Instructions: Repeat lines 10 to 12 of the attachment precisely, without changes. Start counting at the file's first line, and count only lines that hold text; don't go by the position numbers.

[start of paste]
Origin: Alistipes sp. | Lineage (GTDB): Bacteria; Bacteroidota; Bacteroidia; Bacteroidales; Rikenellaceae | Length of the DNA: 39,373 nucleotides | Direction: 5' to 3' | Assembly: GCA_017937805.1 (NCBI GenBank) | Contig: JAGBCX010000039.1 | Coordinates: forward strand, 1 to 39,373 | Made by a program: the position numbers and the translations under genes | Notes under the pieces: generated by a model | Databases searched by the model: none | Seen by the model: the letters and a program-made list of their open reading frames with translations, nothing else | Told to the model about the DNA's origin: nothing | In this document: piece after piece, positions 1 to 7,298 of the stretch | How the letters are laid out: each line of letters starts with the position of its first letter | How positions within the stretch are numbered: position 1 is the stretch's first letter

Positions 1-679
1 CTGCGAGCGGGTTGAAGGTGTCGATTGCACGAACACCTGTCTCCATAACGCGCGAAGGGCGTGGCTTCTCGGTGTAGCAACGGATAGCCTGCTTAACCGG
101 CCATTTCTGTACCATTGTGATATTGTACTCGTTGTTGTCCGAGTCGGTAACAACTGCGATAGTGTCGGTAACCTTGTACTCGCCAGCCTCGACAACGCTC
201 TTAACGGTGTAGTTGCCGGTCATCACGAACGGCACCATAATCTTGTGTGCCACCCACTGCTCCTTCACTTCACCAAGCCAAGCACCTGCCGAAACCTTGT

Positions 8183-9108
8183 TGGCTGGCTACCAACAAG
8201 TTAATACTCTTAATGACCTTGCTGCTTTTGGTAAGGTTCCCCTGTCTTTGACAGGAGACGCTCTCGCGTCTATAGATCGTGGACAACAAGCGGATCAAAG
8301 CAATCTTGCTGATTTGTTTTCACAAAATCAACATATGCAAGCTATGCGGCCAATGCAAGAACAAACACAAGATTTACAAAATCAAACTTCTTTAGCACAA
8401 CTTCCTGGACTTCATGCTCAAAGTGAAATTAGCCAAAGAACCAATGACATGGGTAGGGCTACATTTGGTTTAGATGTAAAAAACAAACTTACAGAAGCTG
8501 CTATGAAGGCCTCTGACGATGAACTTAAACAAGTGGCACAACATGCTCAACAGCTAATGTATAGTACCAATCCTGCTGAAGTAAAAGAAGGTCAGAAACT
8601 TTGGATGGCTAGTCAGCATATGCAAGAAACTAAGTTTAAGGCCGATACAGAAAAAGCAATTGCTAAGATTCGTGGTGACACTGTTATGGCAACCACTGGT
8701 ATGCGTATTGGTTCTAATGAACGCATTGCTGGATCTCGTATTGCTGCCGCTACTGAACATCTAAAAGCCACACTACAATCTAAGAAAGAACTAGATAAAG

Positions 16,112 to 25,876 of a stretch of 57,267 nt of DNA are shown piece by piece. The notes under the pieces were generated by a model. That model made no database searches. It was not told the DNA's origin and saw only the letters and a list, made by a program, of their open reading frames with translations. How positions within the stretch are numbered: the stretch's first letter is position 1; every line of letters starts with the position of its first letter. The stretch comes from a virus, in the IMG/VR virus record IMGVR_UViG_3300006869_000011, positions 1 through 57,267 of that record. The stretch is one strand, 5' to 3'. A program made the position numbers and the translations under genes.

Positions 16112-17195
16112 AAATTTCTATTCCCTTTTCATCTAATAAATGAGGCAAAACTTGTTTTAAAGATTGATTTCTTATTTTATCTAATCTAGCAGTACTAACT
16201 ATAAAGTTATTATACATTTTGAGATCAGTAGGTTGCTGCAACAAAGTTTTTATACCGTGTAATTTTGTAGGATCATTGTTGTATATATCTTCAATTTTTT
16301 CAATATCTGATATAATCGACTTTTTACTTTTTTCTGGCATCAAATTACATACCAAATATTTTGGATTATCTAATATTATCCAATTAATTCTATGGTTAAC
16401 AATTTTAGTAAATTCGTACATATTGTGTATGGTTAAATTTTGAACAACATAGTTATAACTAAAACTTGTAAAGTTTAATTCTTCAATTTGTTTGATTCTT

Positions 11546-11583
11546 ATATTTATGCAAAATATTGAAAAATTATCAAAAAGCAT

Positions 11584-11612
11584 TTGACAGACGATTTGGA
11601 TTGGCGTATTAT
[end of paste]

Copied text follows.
8401 CTTCCTGGACTTCATGCTCAAAGTGAAATTAGCCAAAGAACCAATGACATGGGTAGGGCTACATTTGGTTTAGATGTAAAAAACAAACTTACAGAAGCTG
8501 CTATGAAGGCCTCTGACGATGAACTTAAACAAGTGGCACAACATGCTCAACAGCTAATGTATAGTACCAATCCTGCTGAAGTAAAAGAAGGTCAGAAACT
8601 TTGGATGGCTAGTCAGCATATGCAAGAAACTAAGTTTAAGGCCGATACAGAAAAAGCAATTGCTAAGATTCGTGGTGACACTGTTATGGCAACCACTGGT